- USD/JPY continues to trade close to the 113.50 level after seeing some post-US inflation data choppiness.
- The pair continues to track moves in the US 10-year yield and as long as that remains subdued, USD/JPY will struggle to recover.
USD/JPY was subdued on Friday, for the most part sticking within recent ranges and not deviating too far from the 113.50 area, which, alongside the 50-day moving average (currently at 113.60), has acted as something of a magnet to the price action these last few days. On the day, the pair is flat just under 113.50, having seen some choppiness after the release of US inflation data which confirmed the headline rate of CPI rising to a four-decade high at 6.8%, though judging by the market reaction, mny had been expecting higher.
The pair is on course to end the week around 0.6% higher and, indeed, Omicron uncertainty that had weighed on the pair and pushed back from recent peaks above 115.00 has faded somewhat this week. Market participants are now more comfortable in the knowledge that 1) the new variant is milder than delta and 2) the Fed is intent on pressing ahead with accelerating the removal of monetary stimulus as high inflation threatens labour market progress (according to them) and as the Omicron variant threatens exacerbating inflationary pressures further.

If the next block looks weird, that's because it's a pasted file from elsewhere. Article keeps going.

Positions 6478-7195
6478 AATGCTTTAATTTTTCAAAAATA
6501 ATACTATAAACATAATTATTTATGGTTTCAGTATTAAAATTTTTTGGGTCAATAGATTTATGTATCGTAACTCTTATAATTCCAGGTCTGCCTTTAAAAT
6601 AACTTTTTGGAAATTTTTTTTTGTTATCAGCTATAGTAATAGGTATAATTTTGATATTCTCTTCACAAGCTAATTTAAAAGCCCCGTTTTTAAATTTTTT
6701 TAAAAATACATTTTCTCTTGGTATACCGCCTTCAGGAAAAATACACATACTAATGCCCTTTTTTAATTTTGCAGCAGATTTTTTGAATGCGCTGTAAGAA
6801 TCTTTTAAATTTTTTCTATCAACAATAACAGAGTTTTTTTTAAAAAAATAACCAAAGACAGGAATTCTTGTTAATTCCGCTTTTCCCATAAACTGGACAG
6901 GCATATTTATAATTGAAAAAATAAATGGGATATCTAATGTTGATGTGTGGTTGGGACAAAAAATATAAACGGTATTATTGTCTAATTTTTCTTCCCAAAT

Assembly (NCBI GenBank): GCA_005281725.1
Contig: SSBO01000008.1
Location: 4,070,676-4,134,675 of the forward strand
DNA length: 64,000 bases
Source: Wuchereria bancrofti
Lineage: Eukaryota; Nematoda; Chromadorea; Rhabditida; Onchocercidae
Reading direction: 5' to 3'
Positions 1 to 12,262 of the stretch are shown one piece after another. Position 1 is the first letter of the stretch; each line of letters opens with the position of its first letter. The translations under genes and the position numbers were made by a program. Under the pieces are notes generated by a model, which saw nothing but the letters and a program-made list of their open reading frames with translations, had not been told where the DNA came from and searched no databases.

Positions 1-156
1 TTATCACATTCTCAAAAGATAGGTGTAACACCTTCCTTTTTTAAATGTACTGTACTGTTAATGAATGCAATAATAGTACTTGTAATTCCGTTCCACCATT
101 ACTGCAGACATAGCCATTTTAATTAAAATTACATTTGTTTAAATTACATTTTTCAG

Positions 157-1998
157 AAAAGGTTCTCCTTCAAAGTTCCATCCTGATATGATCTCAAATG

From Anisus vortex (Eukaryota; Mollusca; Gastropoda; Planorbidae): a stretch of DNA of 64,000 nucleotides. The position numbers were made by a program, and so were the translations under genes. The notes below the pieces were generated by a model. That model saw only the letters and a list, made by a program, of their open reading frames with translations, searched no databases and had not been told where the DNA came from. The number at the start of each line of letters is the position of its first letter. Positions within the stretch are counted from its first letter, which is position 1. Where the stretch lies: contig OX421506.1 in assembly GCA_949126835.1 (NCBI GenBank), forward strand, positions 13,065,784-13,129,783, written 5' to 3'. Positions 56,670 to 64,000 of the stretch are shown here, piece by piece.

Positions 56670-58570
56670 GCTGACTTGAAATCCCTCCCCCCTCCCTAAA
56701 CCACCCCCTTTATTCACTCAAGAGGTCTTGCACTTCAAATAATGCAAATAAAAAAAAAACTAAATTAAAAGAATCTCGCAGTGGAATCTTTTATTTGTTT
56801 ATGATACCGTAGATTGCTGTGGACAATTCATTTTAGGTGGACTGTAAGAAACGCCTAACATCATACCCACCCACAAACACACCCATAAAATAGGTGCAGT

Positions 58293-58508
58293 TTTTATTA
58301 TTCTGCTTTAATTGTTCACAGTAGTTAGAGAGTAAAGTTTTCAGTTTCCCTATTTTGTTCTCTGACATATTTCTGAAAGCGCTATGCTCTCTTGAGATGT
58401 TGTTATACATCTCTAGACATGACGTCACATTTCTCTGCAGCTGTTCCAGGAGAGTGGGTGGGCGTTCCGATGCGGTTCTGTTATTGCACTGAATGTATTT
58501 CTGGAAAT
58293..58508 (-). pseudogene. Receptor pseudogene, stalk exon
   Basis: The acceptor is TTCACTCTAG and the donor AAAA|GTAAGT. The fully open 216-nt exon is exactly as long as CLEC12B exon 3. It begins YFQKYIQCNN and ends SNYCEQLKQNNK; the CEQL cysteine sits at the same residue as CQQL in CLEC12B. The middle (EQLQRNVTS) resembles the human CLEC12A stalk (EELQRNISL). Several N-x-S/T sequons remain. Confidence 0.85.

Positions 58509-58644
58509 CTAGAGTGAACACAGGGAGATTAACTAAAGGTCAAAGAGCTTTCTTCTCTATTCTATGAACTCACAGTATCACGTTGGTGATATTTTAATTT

Whilst these notions are offering some support to risk appetite and the dollar against other G10 currencies, long-term US yields remain subdued and this is preventing USD/JPY from pushing on. With the US 10-year still under 1.50%, there are clearly significant worries that the ongoing presence of the pandemic will weaken long-term growth prospects, as might a faster pace of Fed monetary stimulus removal, thus meaning that in the long-run, the Fed has to stay comparatively more accommodative.
For USD/JPY to advance back towards recent highs around 115.00, some confidence in the long-term outlook for the US economy is going to have to come back. With Covid-19 cases in the US already on the rise into winter (following in the footsteps of Europe) prior to the emergence of Omicron, expect this trend to further accelerate in the coming months. That means lockdown-light could be coming back to some of the more pro-lockdown states, weighing on activity. This could underpin the yen versus the dollar in the near term, even in the face of a hawkish Fed pivot.